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BMR Calculator

Basal metabolic rate (BMR)

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Basal metabolic rate (BMR) is the amount of energy expended while at rest. Use this calculator to find out your BMR, determine your caloric needs, and lose or gain weight.

  • Everybody requires a minimum number of calories to live. This minimum number is called the basal metabolic rate (BMR).
  • Body Mass Index is a simple calculation using a person’s height and weight. The formula is BMI
  • Basal metabolic rate (BMR) is the amount of energy expended while at rest.
Adidas Leistung 16.II
Adidas Leistung 16.II
Adidas Leistung 16.II

A weightlifting shoe that offers a sythetic weave outer construction, 1" TPU heel, and BOA lacing system.

BMR Calculator

Age
Sex
Height
Weight
Do you know your body fat percentage?

Revised Harris-Benedict Equation:
For men: BMR = 13.397W + 4.799H – 5.677A + 88.362
For women: BMR = 9.247W + 3.098H – 4.330A + 447.593

WHAT IS BASAL METABOLIC RATE (BMR)? H2

Everybody requires a minimum number of calories to live. This minimum number is called the basal metabolic rate (BMR). Your BMR is the number of calories your organs need to function while you perform no activity whatsoever. You can think of it as the amount of energy you’d burn if you stayed in bed all day.

Since your basal metabolic rate is based largely on involuntary functions like breathing and pumping blood, changes in your day-to-day activity don’t do much to raise or lower this number. However, increasing muscle mass does increase BMR, because muscle is metabolically “hungry” and it takes more energy to maintain more muscle. This means that when you have a lot of muscle mass, you’ll burn more calories at rest.

WHY DOES YOUR BMR MATTER? H3

Once you know your BMR, you can use it to calculate the calories you actually burn in a day. From there, you can determine how many calories you need to eat to gain muscle, lose fat, or maintain your weight.

The overall number of calories your body uses on a daily basis is referred to as your “total daily energy expenditure” (TDEE). It’s determined based on your BMR as well as your activity level throughout the day. This varies significantly based on your activity level, age, and sex. Generally, men have a higher TDEE than women because they have more muscle mass, and both TDEE and BMR tend to fall regardless of gender as you age.

You can use a TDEE calculator to find this number, or calculate it manually to get a more specific result. Keep in mind, though, that it’s impossible to know your exact TDEE, as your activity levels will change day to day, and the only way to get 100 percent accurate BMR numbers is through laboratory testing.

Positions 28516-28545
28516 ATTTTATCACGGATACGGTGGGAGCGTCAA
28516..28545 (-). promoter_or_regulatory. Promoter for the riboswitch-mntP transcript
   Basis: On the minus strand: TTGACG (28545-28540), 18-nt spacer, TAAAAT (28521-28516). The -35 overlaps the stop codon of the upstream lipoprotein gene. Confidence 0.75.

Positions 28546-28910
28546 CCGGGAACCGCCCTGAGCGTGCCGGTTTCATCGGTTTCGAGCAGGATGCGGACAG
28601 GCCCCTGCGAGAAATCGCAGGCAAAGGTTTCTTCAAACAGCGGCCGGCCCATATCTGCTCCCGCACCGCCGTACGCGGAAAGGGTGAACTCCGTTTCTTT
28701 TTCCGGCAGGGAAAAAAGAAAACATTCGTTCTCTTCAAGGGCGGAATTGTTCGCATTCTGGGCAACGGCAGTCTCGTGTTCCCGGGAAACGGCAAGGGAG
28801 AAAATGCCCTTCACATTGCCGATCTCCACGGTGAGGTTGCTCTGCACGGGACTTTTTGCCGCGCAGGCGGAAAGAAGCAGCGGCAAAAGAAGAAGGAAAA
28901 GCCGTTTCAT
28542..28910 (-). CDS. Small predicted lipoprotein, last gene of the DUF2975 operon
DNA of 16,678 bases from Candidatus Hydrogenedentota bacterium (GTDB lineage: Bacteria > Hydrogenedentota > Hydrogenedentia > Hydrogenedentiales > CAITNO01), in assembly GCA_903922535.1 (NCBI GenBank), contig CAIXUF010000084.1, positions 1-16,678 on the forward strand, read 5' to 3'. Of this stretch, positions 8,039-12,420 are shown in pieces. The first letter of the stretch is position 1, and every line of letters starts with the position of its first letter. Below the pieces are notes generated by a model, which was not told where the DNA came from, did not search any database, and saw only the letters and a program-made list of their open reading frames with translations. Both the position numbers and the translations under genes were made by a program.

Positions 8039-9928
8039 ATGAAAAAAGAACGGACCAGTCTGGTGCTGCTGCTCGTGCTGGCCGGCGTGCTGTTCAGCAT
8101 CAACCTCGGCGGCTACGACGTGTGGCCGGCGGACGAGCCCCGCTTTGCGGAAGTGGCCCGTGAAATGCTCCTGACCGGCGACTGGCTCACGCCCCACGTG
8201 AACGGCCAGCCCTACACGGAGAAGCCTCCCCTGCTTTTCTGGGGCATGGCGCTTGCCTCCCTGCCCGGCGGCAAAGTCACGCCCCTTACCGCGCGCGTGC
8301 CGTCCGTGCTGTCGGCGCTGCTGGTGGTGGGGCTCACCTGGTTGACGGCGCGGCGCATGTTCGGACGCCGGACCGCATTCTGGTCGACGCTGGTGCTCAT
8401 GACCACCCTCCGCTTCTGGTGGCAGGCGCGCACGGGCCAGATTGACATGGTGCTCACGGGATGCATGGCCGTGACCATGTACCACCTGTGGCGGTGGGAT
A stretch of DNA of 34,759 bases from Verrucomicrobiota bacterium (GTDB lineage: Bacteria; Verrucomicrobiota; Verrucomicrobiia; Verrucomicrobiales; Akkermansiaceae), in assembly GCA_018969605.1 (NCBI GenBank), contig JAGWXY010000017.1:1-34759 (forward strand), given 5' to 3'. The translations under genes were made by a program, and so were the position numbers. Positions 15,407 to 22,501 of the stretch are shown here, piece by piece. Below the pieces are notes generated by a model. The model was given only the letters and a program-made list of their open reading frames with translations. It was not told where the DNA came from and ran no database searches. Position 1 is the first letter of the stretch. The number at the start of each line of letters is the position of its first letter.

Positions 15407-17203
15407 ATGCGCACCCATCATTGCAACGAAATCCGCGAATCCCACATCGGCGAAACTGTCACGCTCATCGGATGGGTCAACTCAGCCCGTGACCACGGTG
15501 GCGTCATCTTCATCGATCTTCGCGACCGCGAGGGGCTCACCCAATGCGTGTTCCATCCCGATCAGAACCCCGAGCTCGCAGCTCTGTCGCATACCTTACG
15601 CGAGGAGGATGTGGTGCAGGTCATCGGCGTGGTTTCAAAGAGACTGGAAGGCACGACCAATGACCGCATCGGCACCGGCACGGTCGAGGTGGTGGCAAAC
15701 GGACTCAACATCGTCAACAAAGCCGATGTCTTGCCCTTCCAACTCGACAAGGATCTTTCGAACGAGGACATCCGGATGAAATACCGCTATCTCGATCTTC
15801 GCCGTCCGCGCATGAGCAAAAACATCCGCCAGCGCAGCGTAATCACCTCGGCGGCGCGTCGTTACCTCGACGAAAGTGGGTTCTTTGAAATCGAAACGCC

FAQs

How do I find out my BMI?

Body Mass Index is a simple calculation using a person’s height and weight. The formula is BMI = kg/m2 where kg is a person’s weight in kilograms and m2 is their height in metres squared. A BMI of 25.0 or more is overweight, while the healthy range is 18.5 to 24.9.

What is a good BMI?

For most adults, an ideal BMI is in the 18.5 to 24.9 range. For children and young people aged 2 to 18, the BMI calculation takes into account age and gender as well as height and weight. … between 18.5 and 24.9 – you’re in the healthy weight range. between 25 and 29.9 – you’re in the overweight range.

What is a BMI chart?

Body Mass Index (BMI) is a person’s weight in kilograms divided by the square of height in meters. A high BMI can be an indicator of high body fatness. BMI can be used to screen for weight categories that may lead to health problems but it is not diagnostic of the body fatness or health of an individual.

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Nick English

Nick English

Nick is a content producer and journalist with over seven years’ experience reporting on four continents. His first articles about health were on a cholera outbreak in rural Kenya while he was reporting for a French humanitarian organization. His next writing job was covering the nightlife scene in Shanghai. He’s written on a lot of things.

After Shanghai, he went on to produce a radio documentary about bodybuilding in Australia before finishing his Master’s degrees in Journalism and International Relations and heading to New York City. Here, he’s been writing on health full time for more than five years for outlets like BarBend, Men's Health, VICE, and Popular Science.

No fan of writing in the third person, Nick’s passion for health stems from an interest in self improvement: How do we reach our potential?

Questions like these took him through a lot of different areas of health and fitness like gymnastics, vegetarianism, kettlebell training, fasting, CrossFit, Paleo, and so on, until he realized (or decided) that strength training fit best with the ideas of continuous, measurable self improvement.

At BarBend his writing focuses a little more on nutrition and long-form content with a heaping dose of strength training. His underlying belief is in the middle path: you don’t have to count every calorie and complete every workout in order to benefit from a healthy lifestyle and a stronger body. Plus, big traps are cool.

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